– How Australia should handle the recent news of China’s involvement in the Solomon Islands

We need to spring into action on the diplomatic level and try to do ex post facto what we should have done decades ago – treat our neighbours in the Solomons as our equals and offer them whatever help and support they need. I fear however that the because of the bungling of successive governments, and the Solomons deal with China, it may well be too late.

 – What action needs to be taken on climate change

We have the strongest climate policy in the country (indeed in the world along with Finland and Norway). We say that we are in a climate emergency and that we must reach net zero emissions by 2030. We say that if we wait till 2040 or 2050, we won’t have to worry about any other problems because the problems won’t be here, because we won’t be here. In our climate policy – Action on Climate Change www.tnl.net.au/policies , former Chief Scientist at the CSIRO and world-renowned economist Professor Steven Keen, explain in detail why we are in a climate emergency, and so why 2030 is essential. They also explain how we can get there both from a technical and an economic perspective.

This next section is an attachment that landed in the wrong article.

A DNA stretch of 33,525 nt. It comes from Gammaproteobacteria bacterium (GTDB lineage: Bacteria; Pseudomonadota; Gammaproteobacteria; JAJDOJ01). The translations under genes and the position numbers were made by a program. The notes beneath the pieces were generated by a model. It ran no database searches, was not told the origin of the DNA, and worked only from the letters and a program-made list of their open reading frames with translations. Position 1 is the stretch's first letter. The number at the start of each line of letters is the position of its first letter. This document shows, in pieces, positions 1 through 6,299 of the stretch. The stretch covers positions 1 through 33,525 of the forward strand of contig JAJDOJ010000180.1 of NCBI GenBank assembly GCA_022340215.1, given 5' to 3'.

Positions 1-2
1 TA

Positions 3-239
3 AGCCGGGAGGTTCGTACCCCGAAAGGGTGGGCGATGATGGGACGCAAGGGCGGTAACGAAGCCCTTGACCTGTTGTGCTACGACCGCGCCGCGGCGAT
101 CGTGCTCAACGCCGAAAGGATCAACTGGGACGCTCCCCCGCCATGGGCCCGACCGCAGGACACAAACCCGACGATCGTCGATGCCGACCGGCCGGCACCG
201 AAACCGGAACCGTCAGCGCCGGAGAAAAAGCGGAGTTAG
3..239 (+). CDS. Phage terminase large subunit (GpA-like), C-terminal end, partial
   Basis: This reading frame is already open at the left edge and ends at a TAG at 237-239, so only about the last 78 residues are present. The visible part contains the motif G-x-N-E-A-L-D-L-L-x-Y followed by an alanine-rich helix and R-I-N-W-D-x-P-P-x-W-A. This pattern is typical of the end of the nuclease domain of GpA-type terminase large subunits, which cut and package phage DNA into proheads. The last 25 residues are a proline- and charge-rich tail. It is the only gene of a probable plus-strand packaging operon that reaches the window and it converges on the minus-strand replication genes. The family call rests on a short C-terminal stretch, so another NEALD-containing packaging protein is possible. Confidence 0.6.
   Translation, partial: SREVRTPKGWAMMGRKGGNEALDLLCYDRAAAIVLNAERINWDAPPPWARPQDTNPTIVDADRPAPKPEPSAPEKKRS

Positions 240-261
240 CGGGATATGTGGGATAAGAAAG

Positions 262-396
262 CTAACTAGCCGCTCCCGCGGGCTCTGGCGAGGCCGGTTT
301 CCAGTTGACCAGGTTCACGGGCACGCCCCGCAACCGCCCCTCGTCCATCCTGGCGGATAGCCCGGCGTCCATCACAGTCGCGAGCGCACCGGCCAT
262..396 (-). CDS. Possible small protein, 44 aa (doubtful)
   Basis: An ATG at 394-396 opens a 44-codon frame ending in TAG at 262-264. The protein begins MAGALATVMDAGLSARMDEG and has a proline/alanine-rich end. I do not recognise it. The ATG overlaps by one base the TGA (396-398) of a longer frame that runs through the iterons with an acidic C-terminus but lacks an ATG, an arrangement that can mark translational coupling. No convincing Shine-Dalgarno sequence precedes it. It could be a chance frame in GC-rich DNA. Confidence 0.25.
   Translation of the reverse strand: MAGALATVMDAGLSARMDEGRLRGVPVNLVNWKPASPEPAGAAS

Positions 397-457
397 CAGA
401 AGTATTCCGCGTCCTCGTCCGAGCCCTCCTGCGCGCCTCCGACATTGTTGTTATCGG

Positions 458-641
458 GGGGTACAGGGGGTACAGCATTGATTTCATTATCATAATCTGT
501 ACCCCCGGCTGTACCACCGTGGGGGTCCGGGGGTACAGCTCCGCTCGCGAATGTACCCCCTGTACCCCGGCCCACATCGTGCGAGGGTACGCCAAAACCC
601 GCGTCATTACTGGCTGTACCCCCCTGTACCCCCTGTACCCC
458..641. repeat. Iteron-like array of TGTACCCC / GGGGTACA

– How small businesses struggling in the wake of Covid can be assisted

We have a detailed plan to assist small business owners, by cutting the red tape which is strangling them and by investing in their entrepreneurial skills (either directly or via our proposed public bank), so they can not only survive but can also look to expanding their business into medium size concerns. The plan not only assists them, but via the investment we will provide, will stimulate the whole economy.

 – What can be done to ease the soaring costs of living in Australia

We need to address supply chain deficiencies and invest in building up our manufacturing capabilities again. Inflation is s function of the fact that we are 82nd in the world (below Zimbabwe and Rhodesia) in manufacturing capacity. We just dig holes and invest in a housing bubble. If we build back our manufacturing capacity, we will not be dependent on foreign imports, which are vulnerable to wars and pandemics and diplomatic failures, which cause demand to far outstrip supply and thus push prices up.

7. How will you stay in touch with the people in your electorate to make sure their views are represented in Canberra?

I will follow the English model of holding a ‘surgery’ once a week where citizens can just turn up and speak with me about their concerns. I will also maintain a ground floor presence in somewhere like Willoughby Rd or equivalent central and accessible venue. I will make my personal email and mobile available – as I do now.